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4/58. An unusual stab wound of the cervical spinal cord: a case report.

    STUDY DESIGN: A rare case of a laterally directed stab wound injury of the cervical spinal cord is reported. OBJECTIVE: To describe the unusual mechanism of injury of this case and its clinical features. The surgical indications for penetrating injuries of the spinal cord are discussed. SUMMARY OF BACKGROUND DATA: Spinal stab wound injuries are rare, and the literature on the subject is scant. There has been only one large clinical review from south africa, published in 1977. The clinical features and the injury mechanism of a laterally directed stab wound to the cervical spine have not been previously described. methods: An 18-year-old man was stabbed in the right side of the neck at C1-C2. The blade penetrated the spine laterally and went through the ligaments without affecting the bony structures. On admission the patient had tetraplegia and was in respiratory failure. Radiologic investigation showed the retained blade passing through the cord but showed no bony or vascular injuries. RESULTS: Before extraction, the knife was followed to its tip with careful dissection. Because no cerebrospinal fluid leak was noted in the area, the dura was not exposed. After surgery, magnetic resonance images showed a complete transection of the spinal cord at C1-C2. The patient was neurologically unchanged in follow-up examinations. CONCLUSION: Laterally directed horizontal stab wounds of the spine are particularly dangerous because the blade can pass between two vertebrae to transect the cord. The neurologic injury that results is irreversible. The more common stab wounds, inflicted from behind, usually produce incomplete cord damage.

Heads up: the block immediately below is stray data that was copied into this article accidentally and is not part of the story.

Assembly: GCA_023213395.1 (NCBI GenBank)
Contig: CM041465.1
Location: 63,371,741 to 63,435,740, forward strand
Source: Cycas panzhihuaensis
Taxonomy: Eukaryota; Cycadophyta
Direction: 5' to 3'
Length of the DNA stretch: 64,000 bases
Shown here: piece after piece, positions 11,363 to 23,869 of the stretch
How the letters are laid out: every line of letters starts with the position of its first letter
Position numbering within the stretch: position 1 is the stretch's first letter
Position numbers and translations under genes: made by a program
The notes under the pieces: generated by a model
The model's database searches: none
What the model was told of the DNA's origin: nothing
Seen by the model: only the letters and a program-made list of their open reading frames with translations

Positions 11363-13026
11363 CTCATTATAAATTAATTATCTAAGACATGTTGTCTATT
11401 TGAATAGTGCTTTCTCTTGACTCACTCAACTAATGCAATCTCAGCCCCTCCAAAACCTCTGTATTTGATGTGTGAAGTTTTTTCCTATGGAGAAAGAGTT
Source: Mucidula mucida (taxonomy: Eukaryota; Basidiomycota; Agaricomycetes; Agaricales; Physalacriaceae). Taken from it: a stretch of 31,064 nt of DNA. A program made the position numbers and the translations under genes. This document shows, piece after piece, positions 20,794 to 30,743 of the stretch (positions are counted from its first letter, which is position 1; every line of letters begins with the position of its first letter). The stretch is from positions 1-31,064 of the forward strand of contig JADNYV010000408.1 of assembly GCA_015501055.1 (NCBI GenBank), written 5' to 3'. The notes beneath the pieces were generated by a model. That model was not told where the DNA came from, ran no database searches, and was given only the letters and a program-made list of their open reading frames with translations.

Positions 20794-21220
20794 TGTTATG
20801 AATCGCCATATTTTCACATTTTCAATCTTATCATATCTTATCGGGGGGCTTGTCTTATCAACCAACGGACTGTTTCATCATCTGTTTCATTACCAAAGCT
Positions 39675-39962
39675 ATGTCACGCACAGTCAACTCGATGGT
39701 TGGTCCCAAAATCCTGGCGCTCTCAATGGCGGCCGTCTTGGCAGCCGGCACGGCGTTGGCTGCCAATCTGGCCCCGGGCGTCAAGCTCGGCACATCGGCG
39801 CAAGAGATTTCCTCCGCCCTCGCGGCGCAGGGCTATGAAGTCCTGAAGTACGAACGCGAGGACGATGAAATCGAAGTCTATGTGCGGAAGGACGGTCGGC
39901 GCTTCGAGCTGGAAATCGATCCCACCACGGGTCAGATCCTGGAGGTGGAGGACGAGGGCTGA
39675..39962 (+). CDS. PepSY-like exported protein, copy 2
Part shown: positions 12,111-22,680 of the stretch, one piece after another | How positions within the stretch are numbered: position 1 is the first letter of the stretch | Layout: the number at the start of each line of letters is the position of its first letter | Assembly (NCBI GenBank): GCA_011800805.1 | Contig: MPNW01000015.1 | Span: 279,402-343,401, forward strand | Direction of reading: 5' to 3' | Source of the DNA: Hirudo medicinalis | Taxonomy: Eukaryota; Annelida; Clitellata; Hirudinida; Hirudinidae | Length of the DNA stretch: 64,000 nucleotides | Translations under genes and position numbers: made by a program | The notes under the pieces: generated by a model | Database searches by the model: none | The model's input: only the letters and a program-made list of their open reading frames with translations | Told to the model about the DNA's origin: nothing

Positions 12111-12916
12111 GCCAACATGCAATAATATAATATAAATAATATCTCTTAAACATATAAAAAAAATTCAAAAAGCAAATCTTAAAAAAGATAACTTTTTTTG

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5/58. Injury caused by deeply penetrating knife blade lodged in infratemporal fossa.

    Knife-inflicted, deeply penetrating head and neck trauma is an uncommon life-threatening injury and a challenging problem. An examination of the neurovascular and systemic physical status is a first requirement and the decision as to which approach to adopt for the removal of the blade is of critical importance. Here we report a rare case of a pre-auricular stab wound with the knife blade deeply lodged in the extracranial infratemporal fossa. Radiological investigations showed that the knife blade had entered from the temporomandibular joint and become lodged through the anterior margin of foremen magnum below the petrosal bone. Minimal left vocal cord paresis, left palatal weakness and a slight deviation of the tongue towards the left side were observed. The other neurological and systemic physical evaluations were normal. Simple withdrawal of the blade in the operating room did not cause serious neurovascular injury. Here we discuss and compare the expanded exposure of anatomical structures for blade removal and simple withdrawal in similar injuries.